The Court ruled that Google did not violate copyright law when it included parts of Oracle’s Java programming code in its Android operating system—ending a decade-long multibillion dollar legal battle.
Today, however, choice is fast becoming an empty mantra as consumers face the iron law of compatibility. Forced to “opt in,” users submit to a relentless schedule of upgrades and updates among the ever-proliferating gadgets and technologies that bring us so much while governing our lives more and more.
I like my colleagues, but I’ve never met them in person. I found my own doctor; I cook my own food. My manager is 26 — too young for me to expect any parental warmth from him. When people ask me how I feel about my new position, I shrug: It’s a job.
Another day, another horrific Facebook privacy scandal. We know what comes next: Facebook will argue that losing a lot of our data means bad third-party actors are the real problem that we should trust Facebook to make more decisions about our data to protect against them.
Cookies are dying, and the tracking industry is scrambling to replace them. Google has proposed Federated Learning of Cohorts (FLoC), TURTLEDOVE, and other bird-themed tech that would have browsers do some of the behavioral profiling that third-party trackers do today.
When we think about environment problems, we naturally imagine huge smokestacks turning the sky dark and coating the trees with soot. But glitzy high tech stuff like cloud computing and cryptocurrency use a lot of energy too.
From fitness trackers to connected cars, IoT (“Internet of Things”) devices have made our lives easier and more convenient. Despite their nifty features, many harbor poor design when it comes to security and privacy of the data they collect (and often transmit) about you and your habits.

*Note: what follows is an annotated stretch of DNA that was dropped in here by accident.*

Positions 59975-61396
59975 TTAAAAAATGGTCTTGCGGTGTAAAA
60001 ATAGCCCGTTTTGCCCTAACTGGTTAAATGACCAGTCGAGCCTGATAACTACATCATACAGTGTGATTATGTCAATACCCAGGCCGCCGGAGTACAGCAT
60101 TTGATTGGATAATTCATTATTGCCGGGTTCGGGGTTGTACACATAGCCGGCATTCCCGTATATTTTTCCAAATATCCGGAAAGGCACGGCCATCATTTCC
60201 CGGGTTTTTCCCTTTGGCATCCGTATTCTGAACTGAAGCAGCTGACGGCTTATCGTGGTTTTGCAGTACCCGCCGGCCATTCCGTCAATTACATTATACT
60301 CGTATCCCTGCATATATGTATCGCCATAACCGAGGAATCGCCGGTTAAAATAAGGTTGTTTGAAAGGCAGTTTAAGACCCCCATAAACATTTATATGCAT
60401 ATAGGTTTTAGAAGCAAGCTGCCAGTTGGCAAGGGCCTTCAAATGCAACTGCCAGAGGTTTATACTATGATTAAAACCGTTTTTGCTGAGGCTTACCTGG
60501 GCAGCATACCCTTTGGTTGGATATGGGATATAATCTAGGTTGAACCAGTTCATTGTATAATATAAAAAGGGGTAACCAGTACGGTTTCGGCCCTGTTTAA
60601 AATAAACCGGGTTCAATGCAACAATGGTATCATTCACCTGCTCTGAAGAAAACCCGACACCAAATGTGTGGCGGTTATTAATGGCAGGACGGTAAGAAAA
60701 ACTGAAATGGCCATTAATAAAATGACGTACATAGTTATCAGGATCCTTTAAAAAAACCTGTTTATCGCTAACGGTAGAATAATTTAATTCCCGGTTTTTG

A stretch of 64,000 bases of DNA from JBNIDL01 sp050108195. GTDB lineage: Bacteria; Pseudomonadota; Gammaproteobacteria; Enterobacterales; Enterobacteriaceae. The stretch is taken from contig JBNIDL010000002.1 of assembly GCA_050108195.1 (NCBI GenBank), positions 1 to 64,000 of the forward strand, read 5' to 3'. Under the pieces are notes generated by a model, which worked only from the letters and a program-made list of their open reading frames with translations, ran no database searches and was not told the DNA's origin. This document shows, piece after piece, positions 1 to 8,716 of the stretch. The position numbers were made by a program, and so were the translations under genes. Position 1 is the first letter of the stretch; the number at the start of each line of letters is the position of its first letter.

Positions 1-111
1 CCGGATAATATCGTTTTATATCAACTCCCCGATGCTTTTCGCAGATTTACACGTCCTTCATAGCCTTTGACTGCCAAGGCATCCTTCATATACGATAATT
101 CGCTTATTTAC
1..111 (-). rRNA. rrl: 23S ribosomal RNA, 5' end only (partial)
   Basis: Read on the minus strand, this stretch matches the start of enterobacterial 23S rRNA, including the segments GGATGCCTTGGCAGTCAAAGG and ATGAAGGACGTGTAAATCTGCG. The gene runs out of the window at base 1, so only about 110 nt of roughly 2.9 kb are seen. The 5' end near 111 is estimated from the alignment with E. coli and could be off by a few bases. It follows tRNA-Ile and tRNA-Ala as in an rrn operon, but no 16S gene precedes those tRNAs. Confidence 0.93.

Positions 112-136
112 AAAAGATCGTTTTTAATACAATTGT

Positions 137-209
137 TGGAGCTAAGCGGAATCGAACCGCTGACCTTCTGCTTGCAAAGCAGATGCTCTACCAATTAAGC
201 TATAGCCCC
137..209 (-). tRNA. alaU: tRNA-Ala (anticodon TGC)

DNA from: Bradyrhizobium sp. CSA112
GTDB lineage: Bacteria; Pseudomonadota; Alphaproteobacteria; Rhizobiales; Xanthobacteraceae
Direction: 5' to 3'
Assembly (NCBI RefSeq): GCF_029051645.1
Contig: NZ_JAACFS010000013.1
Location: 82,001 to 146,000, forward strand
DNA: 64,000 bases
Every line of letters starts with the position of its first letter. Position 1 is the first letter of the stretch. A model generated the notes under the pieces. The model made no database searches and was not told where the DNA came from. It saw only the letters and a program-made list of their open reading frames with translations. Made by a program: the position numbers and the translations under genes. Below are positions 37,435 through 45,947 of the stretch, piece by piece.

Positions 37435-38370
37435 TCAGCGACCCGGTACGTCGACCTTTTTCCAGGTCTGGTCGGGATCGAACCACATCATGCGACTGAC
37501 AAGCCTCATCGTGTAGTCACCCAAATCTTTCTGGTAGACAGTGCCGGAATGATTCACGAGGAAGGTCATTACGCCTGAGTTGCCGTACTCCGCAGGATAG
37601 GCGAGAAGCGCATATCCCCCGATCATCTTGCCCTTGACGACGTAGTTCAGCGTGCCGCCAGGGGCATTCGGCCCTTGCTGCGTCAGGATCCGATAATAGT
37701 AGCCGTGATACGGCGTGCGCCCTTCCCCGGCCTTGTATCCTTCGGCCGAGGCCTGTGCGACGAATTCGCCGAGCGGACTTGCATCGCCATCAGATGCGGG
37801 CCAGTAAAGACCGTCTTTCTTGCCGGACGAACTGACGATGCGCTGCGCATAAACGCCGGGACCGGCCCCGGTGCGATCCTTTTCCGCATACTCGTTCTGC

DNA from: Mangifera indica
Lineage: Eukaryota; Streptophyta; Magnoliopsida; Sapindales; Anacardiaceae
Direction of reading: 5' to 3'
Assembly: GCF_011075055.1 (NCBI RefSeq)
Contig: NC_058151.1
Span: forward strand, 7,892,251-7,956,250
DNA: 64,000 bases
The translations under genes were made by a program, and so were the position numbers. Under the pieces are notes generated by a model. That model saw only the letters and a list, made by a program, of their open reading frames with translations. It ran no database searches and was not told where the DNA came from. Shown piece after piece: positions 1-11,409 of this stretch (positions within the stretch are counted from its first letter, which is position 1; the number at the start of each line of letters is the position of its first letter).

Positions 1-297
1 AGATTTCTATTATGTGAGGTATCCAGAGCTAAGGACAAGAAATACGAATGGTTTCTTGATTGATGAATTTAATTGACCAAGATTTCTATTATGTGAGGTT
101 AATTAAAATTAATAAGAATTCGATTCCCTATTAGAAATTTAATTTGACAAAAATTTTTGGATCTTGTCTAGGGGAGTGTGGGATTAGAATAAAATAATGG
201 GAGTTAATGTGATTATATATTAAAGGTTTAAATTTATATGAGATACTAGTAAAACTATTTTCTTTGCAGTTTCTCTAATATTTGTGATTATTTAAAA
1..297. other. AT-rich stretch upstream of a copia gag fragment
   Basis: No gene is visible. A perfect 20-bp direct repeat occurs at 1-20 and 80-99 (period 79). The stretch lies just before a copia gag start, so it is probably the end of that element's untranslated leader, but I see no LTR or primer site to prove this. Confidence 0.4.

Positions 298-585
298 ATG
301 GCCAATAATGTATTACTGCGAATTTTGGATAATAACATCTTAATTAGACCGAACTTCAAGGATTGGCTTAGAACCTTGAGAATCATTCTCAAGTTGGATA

At Cisco Live 2021, Cisco announced enhancements to People Insights, a feature in its Webex platform. The enhancements monitor employee behavior in meetings and inter-office collaboration. The goal, according to Cisco, is to “increase and promote personal well-being.”
Several U.S. banks have started deploying camera software that can analyze customer preferences, monitor workers and spot people sleeping near ATMs, even as they remain wary about possible backlash over increased surveillance, more than a dozen banking and technology sources told Reuters.
In some contexts, such as employment, decision making based on arbitrary criteria is legal, and in others such as criminal sentencing, it is not. As algorithms replace human deciders, what are the considerations and consequences for decisions that are made at scale? And what are the moral or ethical implications?
Are tech giants really damned if they do and damned if they don’t (protect our privacy)?
Social media companies don’t fit into the framework of Section 230. Pushing the false dichotomy of “platform” versus “content creator” gives these companies more power. They can hide behind their status as platforms, claiming their filtering is perfectly neutral, undermining free speech all the while.
World-class chess, Go, and Jeopardy-playing programs are impressive, but they prove nothing about whether computers can be made to achieve AGI.